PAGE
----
July 22, 2018
Advances in Treatment of Nonmetastatic Prostate Cancer: In 2018, the FDA approved the antiandrogens apalutamide (Erleada®) and enzalutamide (Xtandi®) for treatment of men with nonmetastatic, castration-resistant prostate cancer. These are the first agents approved for this indication. The results of two Phase 3 trials showed that men with nonmetastatic castration-resistant prostate cancer who were at high risk for developing metastases (defined as a PSA doubling time of 10 months or less) had significantly improved metastasis-free survival when treated with one of the antiandrogens vs. placebo. These results suggest that starting antiandrogen therapy earlier in the course of disease is better than waiting until the appearance of metastases. Longer follow-up is needed to determine the effect of antiandrogen therapy on overall survival.
Advances in Treatment of Nonmetastatic Prostate Cancer
Author: Gary C. Yee, PharmD, FCCP, BCOP, Professor and Associate Dean, University of Nebraska Medical Center, Omaha, Nebraska
Topic: In 2018, the FDA approved two antiandrogens, apalutamide (Erleada®) and enzalutamide (Xtandi®), for the treatment of men with nonmetastatic, castration-resistant prostate cancer. These drugs represent the first drugs approved for this indication.
Background: Despite high initial response rates, nearly all men with advanced prostate cancer eventually develop progressive disease following androgen deprivation therapy. In these patients with nonmetastatic disease, the first sign of progressive disease is often an increase in prostate-specific antigen (PSA) level. Systemic treatment is usually not initiated until the patient has evidence of distant metastases.
Apalutamide and enzalutamide are nonsteroidal antiandrogens. Enzalutamide was FDA-approved in 2012 for the treatment of castration-resistant prostate cancer. Researchers hypothesized that apalutamide or enzalutamide treatment in men with nonmetastatic, castration-resistant prostate cancer and a rapidly increasing PSA level would delay the development of metastases.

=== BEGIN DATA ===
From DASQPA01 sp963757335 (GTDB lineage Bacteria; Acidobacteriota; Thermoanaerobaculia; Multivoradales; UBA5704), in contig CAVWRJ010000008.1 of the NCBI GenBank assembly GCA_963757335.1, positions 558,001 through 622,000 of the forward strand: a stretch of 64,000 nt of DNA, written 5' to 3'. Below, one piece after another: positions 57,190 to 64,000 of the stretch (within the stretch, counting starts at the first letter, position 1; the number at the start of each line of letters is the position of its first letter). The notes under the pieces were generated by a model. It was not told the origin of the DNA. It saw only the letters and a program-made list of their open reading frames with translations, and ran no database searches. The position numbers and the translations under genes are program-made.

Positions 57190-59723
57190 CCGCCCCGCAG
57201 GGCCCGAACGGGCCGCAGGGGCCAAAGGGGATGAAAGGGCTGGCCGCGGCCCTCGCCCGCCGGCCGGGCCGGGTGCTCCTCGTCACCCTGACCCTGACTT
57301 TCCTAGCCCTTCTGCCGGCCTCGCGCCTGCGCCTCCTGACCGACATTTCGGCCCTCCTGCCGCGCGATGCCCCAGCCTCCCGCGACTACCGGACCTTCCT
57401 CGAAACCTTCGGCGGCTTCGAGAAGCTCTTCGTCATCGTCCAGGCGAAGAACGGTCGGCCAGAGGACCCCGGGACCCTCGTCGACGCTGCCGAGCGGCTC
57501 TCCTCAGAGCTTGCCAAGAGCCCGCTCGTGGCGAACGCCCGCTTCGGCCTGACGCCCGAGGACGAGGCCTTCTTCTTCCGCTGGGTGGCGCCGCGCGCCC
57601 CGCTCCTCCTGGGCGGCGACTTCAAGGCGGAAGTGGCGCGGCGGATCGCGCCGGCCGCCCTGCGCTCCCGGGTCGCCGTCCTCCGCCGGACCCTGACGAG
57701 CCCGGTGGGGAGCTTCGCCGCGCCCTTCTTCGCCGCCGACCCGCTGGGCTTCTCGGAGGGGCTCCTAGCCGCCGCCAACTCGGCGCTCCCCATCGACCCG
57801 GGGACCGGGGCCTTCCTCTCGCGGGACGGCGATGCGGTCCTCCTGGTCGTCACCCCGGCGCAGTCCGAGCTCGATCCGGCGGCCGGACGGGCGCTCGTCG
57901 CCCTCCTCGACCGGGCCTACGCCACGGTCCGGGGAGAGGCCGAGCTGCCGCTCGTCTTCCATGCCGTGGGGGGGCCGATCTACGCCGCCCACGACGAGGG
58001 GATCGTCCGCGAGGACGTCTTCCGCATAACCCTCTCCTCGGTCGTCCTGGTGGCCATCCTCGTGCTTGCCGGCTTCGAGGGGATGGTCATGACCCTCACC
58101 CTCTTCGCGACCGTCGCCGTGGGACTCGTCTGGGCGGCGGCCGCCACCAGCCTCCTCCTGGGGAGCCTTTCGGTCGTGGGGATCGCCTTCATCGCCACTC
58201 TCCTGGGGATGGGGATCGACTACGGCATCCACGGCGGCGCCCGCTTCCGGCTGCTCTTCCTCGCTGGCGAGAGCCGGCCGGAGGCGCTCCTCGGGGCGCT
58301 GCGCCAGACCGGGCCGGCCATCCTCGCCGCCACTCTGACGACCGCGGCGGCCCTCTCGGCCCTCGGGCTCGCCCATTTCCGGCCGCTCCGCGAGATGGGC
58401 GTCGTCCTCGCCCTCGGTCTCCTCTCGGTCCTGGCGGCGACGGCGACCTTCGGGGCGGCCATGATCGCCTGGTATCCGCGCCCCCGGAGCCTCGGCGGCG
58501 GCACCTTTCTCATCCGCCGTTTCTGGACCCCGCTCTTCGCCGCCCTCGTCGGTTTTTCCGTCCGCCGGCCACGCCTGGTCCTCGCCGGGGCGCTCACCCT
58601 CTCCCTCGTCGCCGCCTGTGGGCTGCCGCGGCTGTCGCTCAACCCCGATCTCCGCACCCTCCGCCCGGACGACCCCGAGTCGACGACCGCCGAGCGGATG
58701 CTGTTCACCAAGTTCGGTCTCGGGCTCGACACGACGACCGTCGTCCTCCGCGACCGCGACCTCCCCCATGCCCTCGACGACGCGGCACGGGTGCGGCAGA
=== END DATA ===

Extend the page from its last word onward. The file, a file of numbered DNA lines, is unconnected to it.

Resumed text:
New Information: The results of two randomized double-blind phase 3 trials led to the FDA approval of apalutamide and enzalutamide for treatment of men with nonmetastatic, castration-resistant prostate cancer.1,2 Both trials had a similar study design, patient eligibility criteria, and study methods. In both trials, men with nonmetastatic castration-resistant prostate cancer who were at high risk for the development of metastases, as defined as a PSA doubling time of 10 months or less, were randomized to receive study drug (either apalutamide 240 mg/day or enzalutamide 160 mg/day) or placebo. All patients continued on their androgen-deprivation therapy. Patients in both trials were assessed at regular intervals for the development of distant metastases. The primary study endpoint in both trials was metastasis-free survival, defined as the time from randomization to either distant metastases or death.
The results of both trials showed that the antiandrogen significantly improved metastasis-free survival. In the SPARTAN trial, median metastasis-free survival was 40.5 months in the apalutamide group versus 16.2 months in the placebo group (hazard ratio 0.28; 95% CI: 0.23-0.35, P<0.001).1 The results of the PROSPER trial were similar; median metastasis-free survival was 36.6 months in the enzalutamide group versus 14.7 months in the placebo group (hazard ratio 0.29; 95% CI: 0.24-0.35, P<0.001).2 Overall survival, a secondary endpoint, was not significantly different in both trials.
In each trial, the incidence of grade 3 or 4 adverse events and rate of discontinuation due to adverse events were more frequent in patients receiving the active study drug. In the apalutamide trial, the adverse events reported more frequently in the apalutamide group were fatigue, hypertension, rash, hypothyroidism, falls, fracture, and seizure.1 In the enzalutamide trial, the most commonly reported adverse event was fatigue. Other adverse events that occurred more frequently in the enzalutamide group were hot flush, hypertension, dizziness, falls, and convulsions.2 Major cardiovascular events were also more common in the enzalutamide group.
Interpretation and Application: The FDA approval of apalutamide and enzalutamide for nonmetastatic castration-resistant prostate cancer represents an important advance in the management of prostate cancer and suggests that starting antiandrogen therapy earlier is better than waiting until the appearance of metastases.3 Furthermore, the use of metastasis-free survival represents a new endpoint in prostate cancer trials.4 Longer follow-up is required to determine the effect, if any, of antiandrogen therapy on overall survival.
Smith MR, Saad F, Chowdhury S, et al. Apalutamide treatment and metastasis-free survival in prostate cancer. N Engl J Med. 2018; 378:1408–1418.
Hussain M, Fizazi K, Saad F, et al. Enzalutamide in men with nonmetastatic, castration-resistant prostate cancer. N Engl J Med. 2018; 378:2465–2474.
Smith MR. Progress in nonmetastatic prostate cancer. N Engl J Med. 2018; 378:2531–2532.
Beaver JA, Kluetz PG, Pazdur R. Metastasis-free survival – a new end point in prostate cancer trials. N Engl J Med. 2018; 378:2458–2460.